What can we do as individuals? Lots. You don’t have to feel helpless about this. There are all kinds of donations to be made to good organizations doing good work. You can find out about how to be involved with sponsoring and resettling refugees through a whole host of great Canadian organizations, religious, ethno-cultural, community, and other types (Hint: it’s not cheap. It’s time consuming. It is challenging in every possible way, and it is but one of the most worthwhile things you could possibly do).
IF you don’t want to do that, then advocate and work for policy change that would allow and facilitate our government to help more people. IF you don’t want to do that, then use your skills and abilities to figure out other good and creative ways to build up your community and make it a better place for everyone, even the people you don’t like.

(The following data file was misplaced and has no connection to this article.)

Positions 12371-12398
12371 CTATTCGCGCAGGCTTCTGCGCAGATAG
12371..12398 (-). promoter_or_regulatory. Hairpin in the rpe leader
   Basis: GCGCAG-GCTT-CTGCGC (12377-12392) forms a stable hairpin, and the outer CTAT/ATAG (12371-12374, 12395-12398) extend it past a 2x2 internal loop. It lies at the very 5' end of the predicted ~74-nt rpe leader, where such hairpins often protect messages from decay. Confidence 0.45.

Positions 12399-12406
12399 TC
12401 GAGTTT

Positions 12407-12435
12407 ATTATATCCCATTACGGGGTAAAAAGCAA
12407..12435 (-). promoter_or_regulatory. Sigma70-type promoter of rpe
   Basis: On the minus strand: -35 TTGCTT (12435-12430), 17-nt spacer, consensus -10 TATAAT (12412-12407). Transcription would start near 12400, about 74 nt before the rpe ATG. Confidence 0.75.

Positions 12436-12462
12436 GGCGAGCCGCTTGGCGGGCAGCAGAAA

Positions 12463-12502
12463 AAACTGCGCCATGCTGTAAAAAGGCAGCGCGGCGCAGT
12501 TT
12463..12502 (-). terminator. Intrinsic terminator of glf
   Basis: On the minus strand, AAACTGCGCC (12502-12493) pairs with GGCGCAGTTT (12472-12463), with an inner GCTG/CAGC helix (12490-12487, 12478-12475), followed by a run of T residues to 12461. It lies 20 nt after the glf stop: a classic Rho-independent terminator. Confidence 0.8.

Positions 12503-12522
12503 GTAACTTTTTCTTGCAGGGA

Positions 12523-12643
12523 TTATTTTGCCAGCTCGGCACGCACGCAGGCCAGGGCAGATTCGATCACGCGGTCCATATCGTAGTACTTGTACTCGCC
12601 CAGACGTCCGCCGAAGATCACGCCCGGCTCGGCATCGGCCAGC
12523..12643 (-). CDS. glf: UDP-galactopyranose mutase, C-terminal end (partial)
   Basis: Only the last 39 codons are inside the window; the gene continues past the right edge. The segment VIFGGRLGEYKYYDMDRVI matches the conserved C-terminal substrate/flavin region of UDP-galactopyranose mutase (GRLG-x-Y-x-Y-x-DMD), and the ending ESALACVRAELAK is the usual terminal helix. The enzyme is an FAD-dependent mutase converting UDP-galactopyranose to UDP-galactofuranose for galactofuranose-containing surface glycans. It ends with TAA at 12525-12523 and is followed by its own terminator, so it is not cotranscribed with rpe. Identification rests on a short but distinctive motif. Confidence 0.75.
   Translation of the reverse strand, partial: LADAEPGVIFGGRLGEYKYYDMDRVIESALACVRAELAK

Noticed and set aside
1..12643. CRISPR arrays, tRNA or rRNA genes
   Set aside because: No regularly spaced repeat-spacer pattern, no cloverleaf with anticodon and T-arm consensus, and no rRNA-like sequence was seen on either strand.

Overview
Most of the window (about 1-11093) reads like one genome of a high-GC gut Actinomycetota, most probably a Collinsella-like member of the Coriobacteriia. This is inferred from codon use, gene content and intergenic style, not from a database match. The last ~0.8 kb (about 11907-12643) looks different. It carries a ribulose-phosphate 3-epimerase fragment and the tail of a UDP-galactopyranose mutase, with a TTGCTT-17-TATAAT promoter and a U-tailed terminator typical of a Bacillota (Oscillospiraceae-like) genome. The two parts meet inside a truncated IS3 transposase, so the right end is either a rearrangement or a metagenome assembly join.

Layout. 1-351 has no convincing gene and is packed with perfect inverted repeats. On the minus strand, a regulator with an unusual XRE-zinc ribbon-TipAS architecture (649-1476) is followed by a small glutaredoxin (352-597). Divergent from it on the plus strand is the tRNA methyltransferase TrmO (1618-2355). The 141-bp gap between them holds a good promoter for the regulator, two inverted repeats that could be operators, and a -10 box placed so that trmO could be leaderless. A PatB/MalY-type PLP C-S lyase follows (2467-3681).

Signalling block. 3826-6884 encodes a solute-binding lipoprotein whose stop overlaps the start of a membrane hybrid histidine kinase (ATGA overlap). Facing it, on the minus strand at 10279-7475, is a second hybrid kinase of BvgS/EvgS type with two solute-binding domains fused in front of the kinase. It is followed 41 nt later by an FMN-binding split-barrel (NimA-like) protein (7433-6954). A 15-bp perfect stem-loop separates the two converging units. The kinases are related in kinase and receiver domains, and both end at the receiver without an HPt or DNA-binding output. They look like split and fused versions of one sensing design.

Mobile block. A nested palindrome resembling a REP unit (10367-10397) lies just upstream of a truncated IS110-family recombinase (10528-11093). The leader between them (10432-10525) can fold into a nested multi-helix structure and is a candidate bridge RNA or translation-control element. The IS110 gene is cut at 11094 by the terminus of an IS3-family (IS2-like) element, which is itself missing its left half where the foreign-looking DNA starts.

If you don’t want to do that, then sit down and shut up.
If you think that it is too expensive, too complicated, too anything, then look at the picture of three year old Aylan Kurdi again, and think about writing a letter to his parents explaining all of the reasons why there is no room in Canada for them, why they don’t belong here, how we are too busy, and the life of their son was too expensive for us, why there isn’t a faster, better system for Canada to respond to the refugee crisis in the world—be my guest. But don’t delude yourself that you can’t do anything. Don’t compare refugee resettlement to any other form of outreach. It’s not about whether helping refugees is more important than dealing with homelessness, or addressing the systemic racism towards First Nations in our country because it’s not. Believe it or not, you can do both.